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Evan Adams addresses Native American graduates at Portland State University’s Honor Day
Author: Julie Smith
Posted: June 11, 2013

PORTLAND (June 11, 2013) — Portland State University honored indigenous graduates June 7 at an Honor Day commencement ceremony with traditional blessings, drum songs, and the presentation of Pendleton blankets and leis at the University’s Native American Student and Community Center.
 
Dr. Evan Adams, best know for his lead roles in Sherman Alexie’s screenplay Smoke Signals and film The Business of Fancydancing delivered the commencement address. Adams is also a medical doctor and serves as director of the Aboriginal Health program in the University of British Columbia's faculty of medicine. He drew laughs and applause as he recounted his experience starring in a hit movie while going to medical school and detailed a conversation with an elder. “The point of the exercise was not to get an A, not to get a degree, not to be better than others or to be rich, she showed me her whole life was about being a good person, year after year, decade after decade that as much as I thought I was a smart and brilliant doctor, that the goal was to be the best possible person who would look after others until the last moment, so I dare you, all of you, to do your very best with what you have. And that is very Indian.” said Adams. A video of Adam’s commencement address is available for use here: http://www.youtube.com/watch?v=FXWmfKf9I5I.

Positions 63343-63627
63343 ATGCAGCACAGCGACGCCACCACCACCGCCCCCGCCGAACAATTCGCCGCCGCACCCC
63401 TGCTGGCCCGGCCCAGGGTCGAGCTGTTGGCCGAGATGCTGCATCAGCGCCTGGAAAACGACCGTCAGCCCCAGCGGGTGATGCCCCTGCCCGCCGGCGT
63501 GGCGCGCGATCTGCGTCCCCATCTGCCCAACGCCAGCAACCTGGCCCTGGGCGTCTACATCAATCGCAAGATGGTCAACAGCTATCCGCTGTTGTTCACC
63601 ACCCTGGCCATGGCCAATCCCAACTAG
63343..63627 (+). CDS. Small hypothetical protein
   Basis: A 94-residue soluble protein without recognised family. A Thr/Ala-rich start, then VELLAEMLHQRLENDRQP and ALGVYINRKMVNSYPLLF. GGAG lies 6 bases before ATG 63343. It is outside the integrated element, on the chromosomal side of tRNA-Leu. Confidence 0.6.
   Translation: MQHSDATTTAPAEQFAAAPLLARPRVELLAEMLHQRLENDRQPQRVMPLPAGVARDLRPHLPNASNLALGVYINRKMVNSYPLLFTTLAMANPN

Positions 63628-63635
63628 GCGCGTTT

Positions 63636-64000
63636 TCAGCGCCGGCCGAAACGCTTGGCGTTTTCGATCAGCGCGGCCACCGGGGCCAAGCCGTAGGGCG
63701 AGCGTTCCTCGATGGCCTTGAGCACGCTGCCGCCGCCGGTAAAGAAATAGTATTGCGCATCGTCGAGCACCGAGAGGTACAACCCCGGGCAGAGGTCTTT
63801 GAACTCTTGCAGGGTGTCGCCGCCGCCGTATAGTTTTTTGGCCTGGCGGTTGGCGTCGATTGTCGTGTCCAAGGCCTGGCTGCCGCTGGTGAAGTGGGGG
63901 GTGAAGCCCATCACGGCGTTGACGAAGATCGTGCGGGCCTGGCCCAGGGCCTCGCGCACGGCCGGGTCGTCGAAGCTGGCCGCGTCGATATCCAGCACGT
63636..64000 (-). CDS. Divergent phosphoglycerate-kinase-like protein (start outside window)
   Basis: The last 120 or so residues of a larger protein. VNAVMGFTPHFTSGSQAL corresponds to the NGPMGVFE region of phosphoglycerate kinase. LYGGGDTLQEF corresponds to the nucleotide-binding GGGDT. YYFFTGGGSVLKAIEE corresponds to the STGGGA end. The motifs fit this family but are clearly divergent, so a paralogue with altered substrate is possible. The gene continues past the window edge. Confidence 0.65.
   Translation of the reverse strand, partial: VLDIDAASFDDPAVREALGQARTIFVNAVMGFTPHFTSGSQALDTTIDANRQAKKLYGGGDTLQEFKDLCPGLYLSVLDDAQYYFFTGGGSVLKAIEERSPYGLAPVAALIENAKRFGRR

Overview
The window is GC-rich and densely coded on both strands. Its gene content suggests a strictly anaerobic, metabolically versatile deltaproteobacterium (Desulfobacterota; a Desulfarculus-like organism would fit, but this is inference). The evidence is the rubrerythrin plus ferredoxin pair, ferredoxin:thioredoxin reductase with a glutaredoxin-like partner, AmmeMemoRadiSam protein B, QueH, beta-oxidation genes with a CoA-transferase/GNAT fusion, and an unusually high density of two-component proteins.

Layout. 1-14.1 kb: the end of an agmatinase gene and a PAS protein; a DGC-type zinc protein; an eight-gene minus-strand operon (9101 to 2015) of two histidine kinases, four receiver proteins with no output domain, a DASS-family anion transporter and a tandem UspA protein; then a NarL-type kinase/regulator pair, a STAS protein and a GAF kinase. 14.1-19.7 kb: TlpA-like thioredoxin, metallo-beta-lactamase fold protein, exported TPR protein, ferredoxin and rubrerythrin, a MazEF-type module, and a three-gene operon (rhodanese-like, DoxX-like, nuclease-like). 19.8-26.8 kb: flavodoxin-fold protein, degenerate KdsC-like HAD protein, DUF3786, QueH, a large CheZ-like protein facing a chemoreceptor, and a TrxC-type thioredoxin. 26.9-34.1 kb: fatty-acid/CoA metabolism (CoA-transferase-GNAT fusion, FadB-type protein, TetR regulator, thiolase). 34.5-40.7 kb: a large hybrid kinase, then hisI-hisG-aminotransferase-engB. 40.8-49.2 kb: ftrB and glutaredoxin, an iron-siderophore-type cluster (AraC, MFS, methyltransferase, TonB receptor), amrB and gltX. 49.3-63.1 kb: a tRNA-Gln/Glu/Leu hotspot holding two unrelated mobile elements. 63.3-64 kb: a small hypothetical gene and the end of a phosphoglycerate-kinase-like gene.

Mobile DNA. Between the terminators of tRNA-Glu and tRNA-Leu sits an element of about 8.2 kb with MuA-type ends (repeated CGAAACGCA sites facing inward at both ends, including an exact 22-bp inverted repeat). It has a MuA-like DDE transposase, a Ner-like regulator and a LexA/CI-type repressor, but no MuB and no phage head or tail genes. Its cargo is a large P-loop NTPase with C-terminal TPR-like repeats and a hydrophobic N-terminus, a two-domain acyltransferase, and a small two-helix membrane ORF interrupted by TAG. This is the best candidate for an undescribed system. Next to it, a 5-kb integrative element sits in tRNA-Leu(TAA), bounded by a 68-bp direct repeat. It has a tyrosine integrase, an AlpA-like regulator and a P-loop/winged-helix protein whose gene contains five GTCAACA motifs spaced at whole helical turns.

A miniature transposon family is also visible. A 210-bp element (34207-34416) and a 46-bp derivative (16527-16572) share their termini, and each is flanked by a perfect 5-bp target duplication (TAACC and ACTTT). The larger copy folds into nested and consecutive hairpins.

The ceremony, held annually since 1994, allows Native American, Alaskan Native and Pacific Islander students to honor their culture and share this significant accomplishment with family, said Dean Azule, coordinator of PSU's Native American Student Support Services.
 
There are 413 Native American or Alaskan Native students and 165 Pacific Islander students at PSU this year. “It’s encouraging to see the number of our Native students more than double since 1994.” Azule said. “These graduates worked hard and will contribute to the betterment of our communities and nations.”
 
Graduate Larrita Riggs earned her Child and Family Studies degree and plans to return to her family’s home on the Diné reservation in Arizona. Reflecting upon graduation Riggs said “I left the reservation with no real awareness of the inequities in the world – the appalling disparities of health, wealth, and opportunity that millions of people face. But being around so much energy and intelligence is truly inspiring. College has been exciting, intimidating, sometimes even discouraging, but it has always been challenging, in a good way. It’s been an amazing privilege – and though I am still learning — I’ve been transformed by my experiences at Portland State University.”

About PSU’s Native American Student and Community Center (NASCC)
Located in Portland, Oregon, PSU has about 30,000 undergraduate and graduate students. The NASCC provides a “cultural home” for Native American, Alaskan Native and Pacific Islander students to connect with other students, faculty, staff and community members in an inclusive and supportive environment. At the Center, students may build community, receive assistance in support of their academic goals, and explore and develop cultural identities and intercultural alliances. Those wishing to contribute to scholarships for students committed to the betterment of indigenous communities can contact Dr. CeCe Ridder, Executive Director of Diversity and Multicultural Student Services, at 503-725-4457.